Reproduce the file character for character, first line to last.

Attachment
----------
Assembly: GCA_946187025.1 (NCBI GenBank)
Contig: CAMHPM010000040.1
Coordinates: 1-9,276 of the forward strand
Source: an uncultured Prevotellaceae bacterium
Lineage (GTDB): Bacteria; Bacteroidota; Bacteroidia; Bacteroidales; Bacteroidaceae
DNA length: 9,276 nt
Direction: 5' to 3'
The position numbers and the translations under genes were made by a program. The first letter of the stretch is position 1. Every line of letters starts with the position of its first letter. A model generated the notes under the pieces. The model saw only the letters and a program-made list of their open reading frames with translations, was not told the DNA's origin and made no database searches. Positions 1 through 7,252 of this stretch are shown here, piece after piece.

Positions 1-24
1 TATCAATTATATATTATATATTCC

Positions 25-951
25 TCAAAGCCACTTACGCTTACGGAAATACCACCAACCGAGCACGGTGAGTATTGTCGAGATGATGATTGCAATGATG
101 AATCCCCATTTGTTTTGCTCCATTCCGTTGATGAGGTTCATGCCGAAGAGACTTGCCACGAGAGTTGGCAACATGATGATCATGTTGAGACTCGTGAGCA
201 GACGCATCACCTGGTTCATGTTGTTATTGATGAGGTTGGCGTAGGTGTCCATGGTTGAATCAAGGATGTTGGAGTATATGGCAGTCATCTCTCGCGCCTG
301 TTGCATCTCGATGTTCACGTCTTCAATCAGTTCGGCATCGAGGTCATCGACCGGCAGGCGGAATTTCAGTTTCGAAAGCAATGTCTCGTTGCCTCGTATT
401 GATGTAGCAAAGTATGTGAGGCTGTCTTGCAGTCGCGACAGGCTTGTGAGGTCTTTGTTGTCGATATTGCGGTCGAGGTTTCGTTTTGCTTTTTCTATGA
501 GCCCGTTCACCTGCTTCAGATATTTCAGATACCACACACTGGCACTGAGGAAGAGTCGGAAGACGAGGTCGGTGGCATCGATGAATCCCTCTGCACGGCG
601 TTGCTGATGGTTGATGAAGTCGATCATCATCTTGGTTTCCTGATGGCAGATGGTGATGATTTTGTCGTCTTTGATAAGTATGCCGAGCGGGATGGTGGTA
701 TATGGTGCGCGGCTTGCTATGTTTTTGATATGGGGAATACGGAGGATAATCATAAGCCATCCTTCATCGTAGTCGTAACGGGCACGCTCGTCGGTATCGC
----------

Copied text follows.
Assembly: GCA_946187025.1 (NCBI GenBank)
Contig: CAMHPM010000040.1
Coordinates: 1-9,276 of the forward strand
Source: an uncultured Prevotellaceae bacterium
Lineage (GTDB): Bacteria; Bacteroidota; Bacteroidia; Bacteroidales; Bacteroidaceae
DNA length: 9,276 nt
Direction: 5' to 3'
The position numbers and the translations under genes were made by a program. The first letter of the stretch is position 1. Every line of letters starts with the position of its first letter. A model generated the notes under the pieces. The model saw only the letters and a program-made list of their open reading frames with translations, was not told the DNA's origin and made no database searches. Positions 1 through 7,252 of this stretch are shown here, piece after piece.

Positions 1-24
1 TATCAATTATATATTATATATTCC

Positions 25-951
25 TCAAAGCCACTTACGCTTACGGAAATACCACCAACCGAGCACGGTGAGTATTGTCGAGATGATGATTGCAATGATG
101 AATCCCCATTTGTTTTGCTCCATTCCGTTGATGAGGTTCATGCCGAAGAGACTTGCCACGAGAGTTGGCAACATGATGATCATGTTGAGACTCGTGAGCA
201 GACGCATCACCTGGTTCATGTTGTTATTGATGAGGTTGGCGTAGGTGTCCATGGTTGAATCAAGGATGTTGGAGTATATGGCAGTCATCTCTCGCGCCTG
301 TTGCATCTCGATGTTCACGTCTTCAATCAGTTCGGCATCGAGGTCATCGACCGGCAGGCGGAATTTCAGTTTCGAAAGCAATGTCTCGTTGCCTCGTATT
401 GATGTAGCAAAGTATGTGAGGCTGTCTTGCAGTCGCGACAGGCTTGTGAGGTCTTTGTTGTCGATATTGCGGTCGAGGTTTCGTTTTGCTTTTTCTATGA
501 GCCCGTTCACCTGCTTCAGATATTTCAGATACCACACACTGGCACTGAGGAAGAGTCGGAAGACGAGGTCGGTGGCATCGATGAATCCCTCTGCACGGCG
601 TTGCTGATGGTTGATGAAGTCGATCATCATCTTGGTTTCCTGATGGCAGATGGTGATGATTTTGTCGTCTTTGATAAGTATGCCGAGCGGGATGGTGGTA
701 TATGGTGCGCGGCTTGCTATGTTTTTGATATGGGGAATACGGAGGATAATCATAAGCCATCCTTCATCGTAGTCGTAACGGGCACGCTCGTCGGTATCGC